Comment: Re:NASA needs SpaceX. SpaceX doesn't need NASA. (Score 1) 292

by hubie (#46605505) Attached to: Back To the Moon — In Four Years
Space 1999 (I kid you not in how I described the plot. A lot of it is summarized in the title sequence). I watched all the episodes when they aired. It was very cheesy, but entertaining for me as a pre-teen, and remarkably good special effects for TV at the time. I also used to watch Mission Impossible reruns in the early 70's, and I knew Martin Landau from that. Later, when Landau won an oscar and he was receiving all the accolades for his career, I couldn't help but remember him from that cheesy show. To be fair, Space 1999 was pretty much where his career really bottomed out.

Comment: Re:No (Score 5, Insightful) 824

by hubie (#46597263) Attached to: Some Mozilla Employees Demand New CEO Step Down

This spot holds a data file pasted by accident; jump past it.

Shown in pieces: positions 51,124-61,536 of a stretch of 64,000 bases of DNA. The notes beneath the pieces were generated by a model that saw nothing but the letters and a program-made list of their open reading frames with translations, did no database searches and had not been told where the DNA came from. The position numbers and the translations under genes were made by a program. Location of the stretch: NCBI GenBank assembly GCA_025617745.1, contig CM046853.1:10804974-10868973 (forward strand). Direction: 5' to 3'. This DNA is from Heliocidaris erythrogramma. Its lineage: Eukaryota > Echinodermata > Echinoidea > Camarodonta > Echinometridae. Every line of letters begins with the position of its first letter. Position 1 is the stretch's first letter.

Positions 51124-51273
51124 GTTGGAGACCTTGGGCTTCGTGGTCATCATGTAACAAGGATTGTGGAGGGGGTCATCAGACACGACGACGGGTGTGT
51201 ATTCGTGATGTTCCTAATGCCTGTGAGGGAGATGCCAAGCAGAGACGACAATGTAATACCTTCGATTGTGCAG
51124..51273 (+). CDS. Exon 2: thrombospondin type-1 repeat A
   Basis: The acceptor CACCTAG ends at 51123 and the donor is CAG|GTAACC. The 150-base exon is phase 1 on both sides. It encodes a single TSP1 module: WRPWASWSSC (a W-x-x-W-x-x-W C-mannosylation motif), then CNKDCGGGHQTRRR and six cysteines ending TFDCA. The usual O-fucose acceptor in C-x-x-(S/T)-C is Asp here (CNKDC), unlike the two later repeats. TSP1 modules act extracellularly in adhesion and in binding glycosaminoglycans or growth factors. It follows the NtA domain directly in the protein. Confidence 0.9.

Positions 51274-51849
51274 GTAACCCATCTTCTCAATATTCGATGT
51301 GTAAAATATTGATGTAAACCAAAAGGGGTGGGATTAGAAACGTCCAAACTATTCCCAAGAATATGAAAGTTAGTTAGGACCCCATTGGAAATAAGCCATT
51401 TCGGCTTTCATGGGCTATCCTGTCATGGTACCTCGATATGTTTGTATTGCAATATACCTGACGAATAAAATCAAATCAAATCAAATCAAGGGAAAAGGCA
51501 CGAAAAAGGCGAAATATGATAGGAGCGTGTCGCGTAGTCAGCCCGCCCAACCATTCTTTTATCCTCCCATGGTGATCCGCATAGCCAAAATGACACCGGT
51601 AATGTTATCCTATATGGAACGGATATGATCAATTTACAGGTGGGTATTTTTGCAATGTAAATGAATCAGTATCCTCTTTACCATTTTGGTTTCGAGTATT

Just like Jon Stewart said about entitlements (in context of the Megyn Kelly maternity leave comments):

Here's the thing about entitlements. They're really only entitlements when they're something other people want. When it's something you want, they're a hallmark of a civilized society, the foundation of a great people. I just had a baby and found out maternity leave strengthens society. But since I still have a job, unemployment benefits are clearly socialism.

Administration: An ingenious abstraction in politics, designed to receive the kicks and cuffs due to the premier or president. -- Ambrose Bierce